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May 07, 2020PartyRaptor rated this title 3.5 out of 5 stars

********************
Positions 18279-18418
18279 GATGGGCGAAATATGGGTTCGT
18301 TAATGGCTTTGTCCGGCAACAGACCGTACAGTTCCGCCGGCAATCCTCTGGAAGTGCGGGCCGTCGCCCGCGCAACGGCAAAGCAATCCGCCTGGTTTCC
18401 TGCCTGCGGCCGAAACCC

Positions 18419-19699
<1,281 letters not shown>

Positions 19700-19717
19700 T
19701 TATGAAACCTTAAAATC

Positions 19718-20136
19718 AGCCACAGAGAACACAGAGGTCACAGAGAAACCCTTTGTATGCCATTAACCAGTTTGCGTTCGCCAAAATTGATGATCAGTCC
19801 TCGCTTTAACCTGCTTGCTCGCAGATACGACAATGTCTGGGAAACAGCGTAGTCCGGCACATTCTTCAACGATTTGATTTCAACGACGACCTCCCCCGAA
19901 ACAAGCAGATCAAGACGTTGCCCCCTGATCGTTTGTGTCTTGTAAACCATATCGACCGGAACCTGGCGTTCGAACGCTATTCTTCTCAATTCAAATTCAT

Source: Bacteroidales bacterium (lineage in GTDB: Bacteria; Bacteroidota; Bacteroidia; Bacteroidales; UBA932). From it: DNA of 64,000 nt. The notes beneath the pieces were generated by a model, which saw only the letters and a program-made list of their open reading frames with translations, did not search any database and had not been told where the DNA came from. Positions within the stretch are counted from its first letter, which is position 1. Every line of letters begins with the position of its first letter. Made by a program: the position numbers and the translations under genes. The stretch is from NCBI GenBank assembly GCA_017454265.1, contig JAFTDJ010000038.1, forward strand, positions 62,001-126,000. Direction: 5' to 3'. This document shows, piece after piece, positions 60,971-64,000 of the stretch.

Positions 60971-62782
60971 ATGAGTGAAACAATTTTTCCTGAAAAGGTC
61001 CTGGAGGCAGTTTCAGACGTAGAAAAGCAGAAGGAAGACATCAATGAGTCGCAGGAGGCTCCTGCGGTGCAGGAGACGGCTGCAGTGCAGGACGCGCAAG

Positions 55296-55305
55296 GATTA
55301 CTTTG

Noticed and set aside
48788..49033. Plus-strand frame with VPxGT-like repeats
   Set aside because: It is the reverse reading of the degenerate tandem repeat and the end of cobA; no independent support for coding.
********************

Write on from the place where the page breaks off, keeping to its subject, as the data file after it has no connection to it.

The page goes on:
When Jilly's sister is born deaf, she turns to her online friend Derek who is also Deaf. Through trial and error, Jilly learns a lot about white privilege (Derek and Jilly's favorite aunt are black), as well as Deaf culture. I enjoyed this book as it brings up the important issues of white privilege in a way that younger readers can understand. Jilly is white but her favorite aunt, Alicia, is black and so is her online friend Derek. There is one scene towards the middle (a Thanksgiving dinner) that illustrates microaggressions and shows how racism can come in many forms--even within your own family. Jilly learns to listen to others who are part of a group she does not belong to to understand them. There is not a lot of Deaf representation in children's literature, so I loved that it was such a prevalent theme in this book. Jilly and her parents are hearing and are a bit overwhelmed at the thought of raising a child who will have to communicate using a completely different language. Jilly makes a lot of mistakes, but she learns from them and uses what she learns to try and be a better person. I would recommend.